"We run, not because we think it is doing us good, but because we enjoy it and cannot help ourselves...The more restricted our society and work become, the more necessary it will be to find some outlet for this craving for freedom. No one can say, 'You must not run faster than this, or jump higher than that.' The human spirit is indomitable." Sir Roger Bannister, first runner to run a sub-4 minute mile
I have been blogging for six weeks now and this is what blogger tells me:
600 pageviews, 0 comments!
What I've posted here are either the stuff I find inspiring or some random notes of mine on running as well as my training routine.
When I started running I thought of it as just another sport. The more I ran though, the more interesting it became. Now I can hardly imagine myself not running. I hope this page can be a place to share the pleasure of running, to motivate each other and encourage non-runners to give running a try.
Let me know which posts or pages you like or dislike, and what do you want me to write about. You can either comment on each individual post or drop me a line through contact page.
As a part of my new training plan, I am heading to the gym for the first time in ages. I have never enjoyed being there as I find it very boring. This time though it is supposed to increase my running performance. And that very reason is enough for me to give it a go.
" ... I've never recommended running to others. I’ve tried my best never to say something like, Running is great. Everybody should try it. If some people have an interest in long-distance running, just leave them be, and they’ll start running on their own. If they’re not interested in it, no amount of persuasion will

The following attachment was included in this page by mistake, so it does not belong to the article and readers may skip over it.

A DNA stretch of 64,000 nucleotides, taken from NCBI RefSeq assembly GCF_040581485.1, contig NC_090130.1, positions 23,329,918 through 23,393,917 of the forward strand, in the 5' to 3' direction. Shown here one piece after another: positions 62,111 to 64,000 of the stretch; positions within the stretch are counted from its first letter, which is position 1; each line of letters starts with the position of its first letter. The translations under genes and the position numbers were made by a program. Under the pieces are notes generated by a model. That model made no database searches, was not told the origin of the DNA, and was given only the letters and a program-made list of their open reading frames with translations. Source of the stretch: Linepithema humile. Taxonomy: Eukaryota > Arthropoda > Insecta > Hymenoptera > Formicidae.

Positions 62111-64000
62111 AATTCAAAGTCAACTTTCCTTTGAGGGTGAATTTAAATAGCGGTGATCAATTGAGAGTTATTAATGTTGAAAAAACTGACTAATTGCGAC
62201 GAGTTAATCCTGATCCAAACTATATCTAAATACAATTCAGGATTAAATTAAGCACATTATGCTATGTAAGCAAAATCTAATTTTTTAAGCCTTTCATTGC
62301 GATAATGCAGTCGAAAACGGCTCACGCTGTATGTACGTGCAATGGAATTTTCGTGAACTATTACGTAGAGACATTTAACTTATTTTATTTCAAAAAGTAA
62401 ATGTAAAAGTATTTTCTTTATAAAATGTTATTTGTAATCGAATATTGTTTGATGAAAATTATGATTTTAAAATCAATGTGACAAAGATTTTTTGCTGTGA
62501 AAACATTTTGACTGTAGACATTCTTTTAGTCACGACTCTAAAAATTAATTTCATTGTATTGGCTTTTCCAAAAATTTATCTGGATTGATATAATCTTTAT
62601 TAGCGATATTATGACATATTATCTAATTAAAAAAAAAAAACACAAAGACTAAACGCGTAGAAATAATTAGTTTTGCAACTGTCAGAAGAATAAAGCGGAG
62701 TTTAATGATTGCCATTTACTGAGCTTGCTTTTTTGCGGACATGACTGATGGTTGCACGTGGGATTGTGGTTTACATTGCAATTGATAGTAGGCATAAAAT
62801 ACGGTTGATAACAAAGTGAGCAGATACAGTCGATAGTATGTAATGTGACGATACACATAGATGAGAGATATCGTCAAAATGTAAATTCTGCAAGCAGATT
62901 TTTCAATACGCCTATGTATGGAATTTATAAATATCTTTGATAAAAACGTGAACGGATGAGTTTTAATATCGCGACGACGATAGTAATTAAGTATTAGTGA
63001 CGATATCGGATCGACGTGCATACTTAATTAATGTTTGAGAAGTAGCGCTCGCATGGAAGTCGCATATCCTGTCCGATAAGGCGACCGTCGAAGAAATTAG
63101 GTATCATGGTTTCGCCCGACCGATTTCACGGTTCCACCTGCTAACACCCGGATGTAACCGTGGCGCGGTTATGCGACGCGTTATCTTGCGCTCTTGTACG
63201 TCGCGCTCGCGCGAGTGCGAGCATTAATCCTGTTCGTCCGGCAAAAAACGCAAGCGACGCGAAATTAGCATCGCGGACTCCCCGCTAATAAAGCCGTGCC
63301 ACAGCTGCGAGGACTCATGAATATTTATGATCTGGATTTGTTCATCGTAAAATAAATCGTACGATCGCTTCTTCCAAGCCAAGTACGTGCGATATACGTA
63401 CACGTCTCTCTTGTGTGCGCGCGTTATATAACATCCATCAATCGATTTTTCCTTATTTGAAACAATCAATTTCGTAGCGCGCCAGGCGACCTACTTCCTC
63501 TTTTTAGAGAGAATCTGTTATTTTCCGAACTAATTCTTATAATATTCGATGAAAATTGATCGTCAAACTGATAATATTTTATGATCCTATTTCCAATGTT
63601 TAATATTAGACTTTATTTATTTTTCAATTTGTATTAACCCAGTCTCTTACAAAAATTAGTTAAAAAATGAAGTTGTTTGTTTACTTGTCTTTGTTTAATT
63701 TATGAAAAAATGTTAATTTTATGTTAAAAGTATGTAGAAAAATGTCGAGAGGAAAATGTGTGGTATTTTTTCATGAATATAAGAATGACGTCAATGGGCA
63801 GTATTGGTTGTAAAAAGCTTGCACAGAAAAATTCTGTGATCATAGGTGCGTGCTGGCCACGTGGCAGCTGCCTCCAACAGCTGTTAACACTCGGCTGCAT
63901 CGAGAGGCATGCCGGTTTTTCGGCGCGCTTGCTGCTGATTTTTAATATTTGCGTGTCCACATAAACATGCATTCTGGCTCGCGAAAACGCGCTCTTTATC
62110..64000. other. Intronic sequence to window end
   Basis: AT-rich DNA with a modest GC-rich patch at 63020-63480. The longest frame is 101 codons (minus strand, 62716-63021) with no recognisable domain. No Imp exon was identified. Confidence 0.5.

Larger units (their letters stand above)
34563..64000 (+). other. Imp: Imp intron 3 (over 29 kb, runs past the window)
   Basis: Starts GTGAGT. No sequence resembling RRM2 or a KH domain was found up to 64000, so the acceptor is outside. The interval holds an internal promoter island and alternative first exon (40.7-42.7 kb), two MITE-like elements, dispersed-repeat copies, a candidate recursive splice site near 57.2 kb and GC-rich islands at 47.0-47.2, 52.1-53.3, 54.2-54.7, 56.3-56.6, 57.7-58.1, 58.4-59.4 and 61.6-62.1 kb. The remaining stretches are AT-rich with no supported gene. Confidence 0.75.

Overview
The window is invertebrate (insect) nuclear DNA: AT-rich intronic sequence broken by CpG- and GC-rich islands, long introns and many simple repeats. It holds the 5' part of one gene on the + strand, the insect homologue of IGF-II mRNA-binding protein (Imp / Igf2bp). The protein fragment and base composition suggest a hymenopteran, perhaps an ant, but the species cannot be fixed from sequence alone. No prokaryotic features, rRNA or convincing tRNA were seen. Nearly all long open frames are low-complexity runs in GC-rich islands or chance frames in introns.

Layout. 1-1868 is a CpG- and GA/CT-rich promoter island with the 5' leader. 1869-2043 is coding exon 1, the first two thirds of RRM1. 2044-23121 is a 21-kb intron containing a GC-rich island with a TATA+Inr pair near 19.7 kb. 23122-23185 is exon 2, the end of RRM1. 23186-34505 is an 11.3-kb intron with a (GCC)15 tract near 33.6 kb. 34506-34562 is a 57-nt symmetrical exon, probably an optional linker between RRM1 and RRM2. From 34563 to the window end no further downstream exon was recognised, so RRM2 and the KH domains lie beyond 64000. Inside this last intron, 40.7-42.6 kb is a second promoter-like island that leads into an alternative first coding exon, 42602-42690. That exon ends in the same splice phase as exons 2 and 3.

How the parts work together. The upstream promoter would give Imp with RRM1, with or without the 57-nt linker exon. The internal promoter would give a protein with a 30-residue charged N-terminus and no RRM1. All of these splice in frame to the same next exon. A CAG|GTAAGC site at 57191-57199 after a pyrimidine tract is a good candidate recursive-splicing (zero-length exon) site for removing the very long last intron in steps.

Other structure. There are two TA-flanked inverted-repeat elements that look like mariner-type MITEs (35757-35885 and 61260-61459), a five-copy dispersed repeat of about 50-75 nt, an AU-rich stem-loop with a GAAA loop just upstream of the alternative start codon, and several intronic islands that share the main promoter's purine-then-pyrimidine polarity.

make any difference... Forcing people who have no desire to run, or who are not physically fit enough, is a kind of pointless torture."
I cannot agree with above sentences. And I believe he does not mean it. He just doesn't want you feel you are under pressure. How can you write a book about running and not recommend running? And how would anyone try running if there is no encouragement?
Running is tough and it looks even harder. Hardly anyone gets motivated by looking at you running. There must be an encouragement, a kind of motivation and a reason to start. After that one cannot give up running. There is something behind all those pains and struggles and that is yet to be experience with any individual runner.
It was quite a while that I didn't run for more than six or seven kilometres. Last night I was not feeling great either and the first couple of kilometres were painful. Somewhere along the way I decided to make it a 10k. Pushed it quite hard and the result was my fastest 10k ever. This only happens when you get out of your comfort zone.